Special Interests - Archaeology
Thanks to its geographical location, Serbia is blessed with many archaeological sites. Traces of the first Paleolithic settlements found are dated to 40,000 BC. If your interest is Archaeology, you should not miss a visit to the following sites:
Vinca - An upper Neolithic culture dated 4500- 3200 BC named after the village of Vinca, located just outside of Belgrade, where the settlement was found.
Lepenski Vir - This Mesolithic site dates from 7000-5500 BC and is located in the Iron Gate area on the Danube. This site represents one of the earliest great cultures in Europe
Viminacium (Kostolac) – This was the biggest settlement and the capital of the Roman province of Upper Moesia . It is located on the banks of Danube and in the 1st century AD played a very important role as a military base in the wars against the Dacia. During the centuries Viminacium hosted many emperors including Hadrian, Diocletian, Constantine and Justinian .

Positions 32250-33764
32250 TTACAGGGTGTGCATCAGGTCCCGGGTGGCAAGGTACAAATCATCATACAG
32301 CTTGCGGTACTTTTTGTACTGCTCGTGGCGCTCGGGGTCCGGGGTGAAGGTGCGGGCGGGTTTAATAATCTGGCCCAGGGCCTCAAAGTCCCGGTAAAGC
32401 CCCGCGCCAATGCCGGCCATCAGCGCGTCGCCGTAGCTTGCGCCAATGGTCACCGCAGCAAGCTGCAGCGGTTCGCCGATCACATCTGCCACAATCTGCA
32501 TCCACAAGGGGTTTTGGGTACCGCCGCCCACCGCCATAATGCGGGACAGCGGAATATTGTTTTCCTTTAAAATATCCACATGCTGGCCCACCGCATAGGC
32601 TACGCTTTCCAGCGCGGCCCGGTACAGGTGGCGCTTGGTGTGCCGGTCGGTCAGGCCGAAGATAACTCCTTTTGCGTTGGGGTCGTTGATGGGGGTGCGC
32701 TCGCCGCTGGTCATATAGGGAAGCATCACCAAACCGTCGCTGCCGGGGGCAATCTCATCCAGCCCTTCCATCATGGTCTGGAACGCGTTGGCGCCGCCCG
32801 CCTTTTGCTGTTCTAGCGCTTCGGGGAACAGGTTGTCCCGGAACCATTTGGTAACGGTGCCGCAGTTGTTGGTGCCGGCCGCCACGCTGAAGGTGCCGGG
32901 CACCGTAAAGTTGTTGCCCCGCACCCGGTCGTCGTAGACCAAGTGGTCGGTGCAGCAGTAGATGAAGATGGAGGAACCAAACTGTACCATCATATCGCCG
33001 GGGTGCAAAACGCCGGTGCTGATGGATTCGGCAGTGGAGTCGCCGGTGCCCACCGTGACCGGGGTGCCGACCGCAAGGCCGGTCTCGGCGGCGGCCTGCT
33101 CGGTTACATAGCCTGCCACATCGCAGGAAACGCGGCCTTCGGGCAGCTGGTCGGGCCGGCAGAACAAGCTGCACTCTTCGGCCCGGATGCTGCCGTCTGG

Sirmium (Sremska Mitrovica) - Located in the southwest of the province of Pannonia, Sirmium gained in significance and size very quickly. In the 1st century the city was granted the status of colony, and during Marcus Aurelius’ wars on the Danube was his main stronghold. Diocletian’s reform made it the capital of the province and in the 3rd and 4th centuries the imperial residence was located here.
Naissus & Mediana (Nis) - Naissus is the birth place of Emperor Constantine the Great. During the period from 317 to 334 AD he frequently visited the city, making it a very important city with a luxurious imperial residence.
Felix Romuliana UNESCO (Gamzigrad) – Built in the early 4th century AD by Emperor Galerius, this served as both his homeland residence and his final resting place. Surrounded by strong walls with many towers, there was a palace, a large Jupiter temple and many other public buildings. The site has also preserved remnants of the once lavish decorations, including floor mosaics, fragments of fines statues of porphyry and marble, and architectural ornaments.
Roman Emperors born within the territory of modern Serbia: